Bipolar Disorder & Genetics
Bipolar disorder tends to run in families, as such researchers are looking for specific genes that may increase a person's chance of developing the illness. Genes are the "building blocks" of heredity. They help control how the body and brain work and grow. Genes are contained inside a person's cells that are passed down from parents to children.
Children with a parent or sibling who has bipolar disorder are four to six times more likely to develop the illness, compared with children who do not have a family history of the illness. However, most children with a family history of manic-depression will not develop the bipolar.
Advances in technology have aided researches to go more in depth of Genetic connection. The research is now much quicker and more far-reaching than in the past. One example is the launch of the Bipolar Disorder Phenome Database. This database, will allow scientists to link visible signs of bipolar with the genes that may influence them. With the aid of this database, researchers have found that most people with bipolar had:
- Missed work because of their illness
- Other illnesses at the same time, especially alcohol and/or substance abuse and panic disorders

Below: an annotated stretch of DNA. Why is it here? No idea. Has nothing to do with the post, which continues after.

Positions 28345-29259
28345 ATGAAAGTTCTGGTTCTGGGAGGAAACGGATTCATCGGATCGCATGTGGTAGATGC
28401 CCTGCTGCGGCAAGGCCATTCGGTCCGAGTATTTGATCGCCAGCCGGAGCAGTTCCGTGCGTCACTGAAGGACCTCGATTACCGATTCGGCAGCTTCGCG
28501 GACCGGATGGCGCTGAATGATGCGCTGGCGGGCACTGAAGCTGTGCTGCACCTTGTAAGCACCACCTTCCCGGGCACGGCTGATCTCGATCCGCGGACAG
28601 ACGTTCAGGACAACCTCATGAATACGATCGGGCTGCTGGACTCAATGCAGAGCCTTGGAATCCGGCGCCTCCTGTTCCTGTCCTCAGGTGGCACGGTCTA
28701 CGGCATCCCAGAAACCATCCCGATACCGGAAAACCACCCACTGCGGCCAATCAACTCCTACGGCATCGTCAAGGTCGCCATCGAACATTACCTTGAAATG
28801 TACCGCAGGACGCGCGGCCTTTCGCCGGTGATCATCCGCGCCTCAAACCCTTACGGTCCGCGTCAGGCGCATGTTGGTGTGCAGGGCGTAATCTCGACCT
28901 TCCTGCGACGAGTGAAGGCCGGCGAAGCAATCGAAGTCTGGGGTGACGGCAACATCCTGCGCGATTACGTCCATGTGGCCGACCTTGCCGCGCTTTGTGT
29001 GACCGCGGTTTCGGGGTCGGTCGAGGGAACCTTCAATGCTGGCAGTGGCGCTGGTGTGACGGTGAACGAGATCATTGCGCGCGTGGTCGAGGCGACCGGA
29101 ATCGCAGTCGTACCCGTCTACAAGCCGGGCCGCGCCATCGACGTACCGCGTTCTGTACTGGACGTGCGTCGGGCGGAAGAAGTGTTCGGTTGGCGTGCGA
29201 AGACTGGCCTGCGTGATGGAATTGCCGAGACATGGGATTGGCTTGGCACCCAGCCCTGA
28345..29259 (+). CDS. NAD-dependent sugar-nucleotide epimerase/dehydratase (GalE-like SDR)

- Been treated or hospitalized for bipolar.
The researchers also identified certain traits that appeared to run in families, including:
- History of psychiatric hospitalization
- Co-occurring obsessive-compulsive disorder (OCD)
- Age at first manic episode
- Number and frequency of manic episodes
Traits found in this study, may help researches find the genes that cause bipolar disorder some day. However, genes are not the only risk factor for manic-depression. Studies of identical twins have shown that the twin of a person with bipolar illness does not always develop the disorder. This is important because identical twins share all of the same genes. The study results suggest factors besides genes are also at work. Rather, it is likely that many different genes and a person's environment are involved. However, scientists do not yet fully understand how these factors interact to cause bipolar.
A recent study in germany suggests that rare sponteous mutations are a vital contributor to risk for bipolar as other brain related physicatric diseases, such as schizophrenia. The study also concluded that there is a strong association of rare de novo copy-number-variants or (CNV's) with bipolar. The rare de novo CNV's infuence the age of when bipolar disorder begins. The same instances were found in schizophrenia earlier studies. Although unclear the role of CNVs in bipolar disorder, the study suggests mood disorders could be evident for de novo mutations.